Eysink PE, Bottema BJ, ter Riet G, Aalberse RC, Stapel SO, Bindels PJ. Pediatr Allergy Immunol. 2004;15:394–400
Purpose of the Study.
To identify patterns of clinical history associated with extreme (high or low) probabilities of allergic sensitization in coughing children to restrict allergy testing to those with an intermediate probability of sensitization.
A total of 752 children in the Netherlands, aged 1 to 4 years, visiting their general practitioners for coughing (≥5 days), were studied.
Parents completed a questionnaire on family history of atopy, breastfeeding, smoking, pets, and floor covering. Sera from the children were tested for IgE antibodies to house dust mite, cat, and dog by using the RadioAllergoSorbent Test (RAST). Data of 640 children could be analyzed; 83 children (13%) were IgE positive to at least 1 allergen. In a logistic-regression analysis, a scoring formula for the prediction of being IgE positive was constructed by using variables from the patient’s history.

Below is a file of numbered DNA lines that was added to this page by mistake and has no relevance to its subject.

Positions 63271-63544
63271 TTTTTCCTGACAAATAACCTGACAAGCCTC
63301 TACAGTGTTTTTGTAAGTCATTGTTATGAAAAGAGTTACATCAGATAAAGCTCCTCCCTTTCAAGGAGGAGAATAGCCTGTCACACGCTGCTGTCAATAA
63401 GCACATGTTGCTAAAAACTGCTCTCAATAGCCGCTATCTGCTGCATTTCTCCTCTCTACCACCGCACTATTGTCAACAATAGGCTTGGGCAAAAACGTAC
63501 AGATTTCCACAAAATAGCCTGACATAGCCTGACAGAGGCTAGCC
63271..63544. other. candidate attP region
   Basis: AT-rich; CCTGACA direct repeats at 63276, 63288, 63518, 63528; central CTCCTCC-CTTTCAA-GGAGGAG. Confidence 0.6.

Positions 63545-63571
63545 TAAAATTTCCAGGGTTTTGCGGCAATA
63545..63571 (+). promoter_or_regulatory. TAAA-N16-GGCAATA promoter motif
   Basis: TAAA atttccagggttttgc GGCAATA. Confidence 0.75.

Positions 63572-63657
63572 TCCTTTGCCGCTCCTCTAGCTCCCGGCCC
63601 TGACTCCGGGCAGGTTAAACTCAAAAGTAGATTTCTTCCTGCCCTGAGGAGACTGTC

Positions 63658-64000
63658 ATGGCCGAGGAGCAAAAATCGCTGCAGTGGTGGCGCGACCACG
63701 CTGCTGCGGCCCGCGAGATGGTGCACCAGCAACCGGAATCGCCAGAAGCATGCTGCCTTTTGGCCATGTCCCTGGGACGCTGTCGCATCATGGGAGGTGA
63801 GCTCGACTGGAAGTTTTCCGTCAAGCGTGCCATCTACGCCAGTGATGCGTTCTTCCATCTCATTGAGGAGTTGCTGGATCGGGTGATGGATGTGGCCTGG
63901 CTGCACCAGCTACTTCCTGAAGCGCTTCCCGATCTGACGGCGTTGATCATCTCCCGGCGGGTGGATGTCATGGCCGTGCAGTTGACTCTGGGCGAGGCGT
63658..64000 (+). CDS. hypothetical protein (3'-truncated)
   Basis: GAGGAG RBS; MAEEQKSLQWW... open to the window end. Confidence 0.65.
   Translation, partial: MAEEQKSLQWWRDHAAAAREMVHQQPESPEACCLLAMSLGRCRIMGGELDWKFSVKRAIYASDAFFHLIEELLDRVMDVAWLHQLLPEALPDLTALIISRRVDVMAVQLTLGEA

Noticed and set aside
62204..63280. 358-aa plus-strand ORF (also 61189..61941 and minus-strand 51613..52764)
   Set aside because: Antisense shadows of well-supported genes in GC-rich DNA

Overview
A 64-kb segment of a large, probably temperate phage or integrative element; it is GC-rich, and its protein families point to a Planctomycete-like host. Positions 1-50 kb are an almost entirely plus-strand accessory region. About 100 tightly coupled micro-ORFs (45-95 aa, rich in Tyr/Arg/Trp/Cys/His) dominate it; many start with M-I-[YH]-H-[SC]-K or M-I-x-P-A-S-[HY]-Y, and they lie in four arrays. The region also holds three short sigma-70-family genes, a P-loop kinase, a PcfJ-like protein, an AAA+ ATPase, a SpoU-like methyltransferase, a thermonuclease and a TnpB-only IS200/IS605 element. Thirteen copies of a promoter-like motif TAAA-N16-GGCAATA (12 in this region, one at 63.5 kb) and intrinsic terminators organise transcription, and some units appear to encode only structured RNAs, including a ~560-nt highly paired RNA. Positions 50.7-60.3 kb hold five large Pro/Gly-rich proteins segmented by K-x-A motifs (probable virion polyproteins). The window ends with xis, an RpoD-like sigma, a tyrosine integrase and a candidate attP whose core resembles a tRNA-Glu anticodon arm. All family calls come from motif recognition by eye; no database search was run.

Significant contributors for sensitization were: 3 to 4 years old (odds ratio[OR]: 2.6), infantile eczema (OR: 5.4), positive family history of mite allergy (OR: 2.2), sibling(s) with pollen allergy (OR: 5.5), and smoking by parents (OR: 1.8). If only 1 of these characteristics is present, the probability of sensitization was <25%.
Patient history–derived information contributes to distinguishing children who are at low risk for sensitization to house dust mite, cat, and dog. Watchful waiting may be preferred over testing if only 1 risk factor is present. Otherwise, a negative RAST may help to exclude sensitization, whereas a positive RAST helps to establish the diagnosis.
Chronic cough is a very common symptom in childhood and accounts for a large number of visits to the pediatrician each year. Although many allergic children have symptoms of cough, there are numerous diagnoses that also need to be considered during an evaluation for chronic cough. This study supports limiting allergy testing in children with persistent cough to those with particular multiple risk factors for atopy to decrease unnecessary testing in young children.